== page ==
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28/10/22-The stories behind the legal sector news

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Art pour l’art?

A picture paints a thousand words. And certainly costs much more than a thousand pounds, if created by one of the living luminaries of the modern art scene – think David Hockney, Cody Choi or Grace Green. So what’s the message being conveyed by the often eye-wateringly expensive works of art collected, curated and displayed by many of the top law firms in their offices?

Wealth, prestige and good taste is one obvious answer. It has become pretty much de rigueur for City law-firm offices to have such collections on display, as these artworks eloquently yet wordlessly speak the vernacular of the moneyed, cultured classes, reassuring well-heeled and powerful clients that they are amongst their own people and in good hands.

Too cynical? Perhaps, and there is certainly more going on here. In some cases, the art on display is also very much a reflection of the partners’ own personal tastes – at Simmons & Simmons, for example, where I used to work, the trend of collecting art was started by an art-loving partner with connections to the Young British Artists movement. Today, the firm owns a major collection of paintings, drawings and photography by contemporary artists. I went looking for a favourite Steve McQueen piece when I was back in the offices the other day but sadly, it had moved.

Some law firms also use their collections to demonstrate their allegiance to a region or city, to support a particular group, or to represent certain virtues or values the respective firm feels it possesses, such as intellectual rigour or a sense of humour. Over time, the works on display may even become part of a firm’s identity, an integral part of its DNA, and cherished as such.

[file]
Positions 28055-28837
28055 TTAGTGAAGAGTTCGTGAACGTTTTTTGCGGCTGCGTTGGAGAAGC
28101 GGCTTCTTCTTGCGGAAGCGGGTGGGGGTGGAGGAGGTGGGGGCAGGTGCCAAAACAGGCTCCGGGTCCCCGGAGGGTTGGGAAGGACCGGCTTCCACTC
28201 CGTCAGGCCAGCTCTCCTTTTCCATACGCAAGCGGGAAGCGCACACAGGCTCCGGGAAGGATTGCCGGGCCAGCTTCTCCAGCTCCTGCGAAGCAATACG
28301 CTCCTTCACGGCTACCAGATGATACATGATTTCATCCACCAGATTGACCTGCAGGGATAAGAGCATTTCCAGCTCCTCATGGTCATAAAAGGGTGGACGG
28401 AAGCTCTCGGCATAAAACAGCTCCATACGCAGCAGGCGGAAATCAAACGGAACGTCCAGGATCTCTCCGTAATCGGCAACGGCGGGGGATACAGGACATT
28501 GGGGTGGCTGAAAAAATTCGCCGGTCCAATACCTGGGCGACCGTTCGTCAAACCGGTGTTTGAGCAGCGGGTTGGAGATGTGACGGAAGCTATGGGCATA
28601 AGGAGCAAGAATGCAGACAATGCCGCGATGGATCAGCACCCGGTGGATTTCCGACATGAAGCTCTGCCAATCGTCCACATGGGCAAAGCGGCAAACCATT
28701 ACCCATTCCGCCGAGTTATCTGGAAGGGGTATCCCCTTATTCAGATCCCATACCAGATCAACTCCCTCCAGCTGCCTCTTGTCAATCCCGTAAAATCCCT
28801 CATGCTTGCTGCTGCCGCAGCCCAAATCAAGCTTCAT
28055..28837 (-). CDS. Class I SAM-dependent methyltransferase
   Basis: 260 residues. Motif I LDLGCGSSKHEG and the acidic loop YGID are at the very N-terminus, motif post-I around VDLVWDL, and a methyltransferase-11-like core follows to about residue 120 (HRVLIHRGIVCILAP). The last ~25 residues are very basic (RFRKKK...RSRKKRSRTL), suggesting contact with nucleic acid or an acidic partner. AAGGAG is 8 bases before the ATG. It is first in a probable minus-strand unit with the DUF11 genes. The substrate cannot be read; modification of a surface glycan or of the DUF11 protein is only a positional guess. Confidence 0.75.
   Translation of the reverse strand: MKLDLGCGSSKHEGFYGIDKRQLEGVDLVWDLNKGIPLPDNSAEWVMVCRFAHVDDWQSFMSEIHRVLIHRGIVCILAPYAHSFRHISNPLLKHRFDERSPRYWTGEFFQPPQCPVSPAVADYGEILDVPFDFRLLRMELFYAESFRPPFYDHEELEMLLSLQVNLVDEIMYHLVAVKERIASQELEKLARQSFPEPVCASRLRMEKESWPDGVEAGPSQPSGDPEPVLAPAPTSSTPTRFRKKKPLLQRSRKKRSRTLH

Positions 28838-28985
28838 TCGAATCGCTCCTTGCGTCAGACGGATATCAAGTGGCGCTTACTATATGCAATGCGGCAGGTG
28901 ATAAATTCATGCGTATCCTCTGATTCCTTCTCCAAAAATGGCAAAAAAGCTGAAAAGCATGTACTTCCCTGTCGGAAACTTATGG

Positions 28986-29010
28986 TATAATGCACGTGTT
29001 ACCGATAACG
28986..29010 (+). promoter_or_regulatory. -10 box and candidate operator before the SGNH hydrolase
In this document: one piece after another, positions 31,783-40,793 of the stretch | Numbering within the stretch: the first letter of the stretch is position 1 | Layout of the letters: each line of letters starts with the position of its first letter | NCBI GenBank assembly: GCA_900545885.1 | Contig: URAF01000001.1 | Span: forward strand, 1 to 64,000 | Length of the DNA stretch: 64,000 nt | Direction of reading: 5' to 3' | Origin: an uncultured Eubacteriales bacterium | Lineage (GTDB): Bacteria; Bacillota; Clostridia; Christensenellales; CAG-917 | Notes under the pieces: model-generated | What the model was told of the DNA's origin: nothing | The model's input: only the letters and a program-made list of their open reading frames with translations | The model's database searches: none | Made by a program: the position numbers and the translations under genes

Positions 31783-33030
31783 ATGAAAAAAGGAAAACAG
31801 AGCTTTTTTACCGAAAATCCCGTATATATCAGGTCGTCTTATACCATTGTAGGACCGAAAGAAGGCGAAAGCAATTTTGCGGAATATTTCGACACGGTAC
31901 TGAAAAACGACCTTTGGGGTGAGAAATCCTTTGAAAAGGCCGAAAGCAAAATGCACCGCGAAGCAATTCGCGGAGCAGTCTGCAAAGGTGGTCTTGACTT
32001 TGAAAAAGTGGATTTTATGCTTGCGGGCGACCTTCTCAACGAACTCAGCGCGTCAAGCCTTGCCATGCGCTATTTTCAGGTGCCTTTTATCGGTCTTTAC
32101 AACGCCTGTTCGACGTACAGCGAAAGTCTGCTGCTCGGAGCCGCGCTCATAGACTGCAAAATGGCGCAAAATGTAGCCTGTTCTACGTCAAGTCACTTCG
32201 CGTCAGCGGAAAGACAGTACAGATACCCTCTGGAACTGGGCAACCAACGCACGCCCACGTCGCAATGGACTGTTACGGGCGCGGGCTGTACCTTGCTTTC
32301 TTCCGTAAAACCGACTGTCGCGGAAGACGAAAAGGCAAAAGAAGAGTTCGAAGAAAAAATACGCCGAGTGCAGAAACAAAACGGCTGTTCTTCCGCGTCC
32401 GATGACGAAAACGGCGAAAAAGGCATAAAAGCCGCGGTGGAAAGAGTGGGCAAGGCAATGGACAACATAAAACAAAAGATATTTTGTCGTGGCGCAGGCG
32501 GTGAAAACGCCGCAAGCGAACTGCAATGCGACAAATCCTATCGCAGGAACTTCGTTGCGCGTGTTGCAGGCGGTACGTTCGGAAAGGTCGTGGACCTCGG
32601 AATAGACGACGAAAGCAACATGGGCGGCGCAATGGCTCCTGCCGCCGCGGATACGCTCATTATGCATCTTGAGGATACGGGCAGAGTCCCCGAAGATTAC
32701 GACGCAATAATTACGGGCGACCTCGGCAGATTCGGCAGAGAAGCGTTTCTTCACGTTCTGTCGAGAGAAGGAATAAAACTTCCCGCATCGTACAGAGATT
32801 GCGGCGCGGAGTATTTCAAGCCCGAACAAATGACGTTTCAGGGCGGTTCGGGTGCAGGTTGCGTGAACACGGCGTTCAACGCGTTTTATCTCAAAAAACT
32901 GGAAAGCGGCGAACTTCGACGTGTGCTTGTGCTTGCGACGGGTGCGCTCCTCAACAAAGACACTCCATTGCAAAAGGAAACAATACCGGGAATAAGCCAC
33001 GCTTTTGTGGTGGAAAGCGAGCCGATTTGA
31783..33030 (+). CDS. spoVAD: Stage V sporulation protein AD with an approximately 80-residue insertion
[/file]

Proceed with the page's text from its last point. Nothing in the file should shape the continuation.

Art can also provide a useful talking point, something to discuss with clients other than the negotiation or the contract. In some instances, a law firms’ collections can even serve as a useful recruitment tool – at Simmons, for example, trainees are offered the opportunity to learn about the collection and lead tours, a very different kind of incentive that has apparently proved very popular. And good art on the walls can also have mental-health benefits, helping stressed lawyers switch their mind off and feel a sense of calm as they engage with the works on display in the office.

Artists themselves are also benefiting from the trend. As the spigot of government funding towards the arts continues to dry up, law firms have become powerful patrons, promoting young and regional talent and in some instances offering residencies – Pinsent Masons, for instance, runs an artist-in-residence scheme, and has funded artists including sculptor Nick Hornby and multimedia artist Susan Stockwell. Speaking of his experience, Hornby states that he “discovered many commonalities” between art and law. “Each [has its] own unique and strange vocabularies and both require acute observation and an incredible attention to detail.”

One might question whether artists funded by law firms are truly free in their creative expression, or if they have to be careful not to be perceived to be biting the hand that feeds them – although many a famous artist, including the great Caravaggio, has stubbornly resisted the influence of powerful patrons and indulged their own artistic whims, so perhaps corporate patronage doesn’t have to be an impediment to artistic freedom and the creation of great art. Just as long as the sponsored artists don’t mind their works hanging on the walls of a law firm rather than a public gallery.

Mad for it – the Supreme Court to head north

For the first time in its history, the Supreme Court is to sit outside one of the four UK capitals when it pays Manchester a visit next year. From 6 and 9 March, the court will be in session at the Manchester Civil Justice Centre.

Speaking of this historic event, Supreme Court Justice and President Lord Reed commented:

“I am delighted that the Supreme Court will be sitting in Manchester next spring. As the final court of appeal for the United Kingdom, we hear cases of profound importance to everyone across the country.

“My colleagues and I strongly believe that the experience of attending a court hearing in person should not be limited to those able to get to London. We have previously sat in Edinburgh, Cardiff and Belfast and I am very pleased that people in Manchester and across the North-West will have the opportunity to see the Court in operation locally.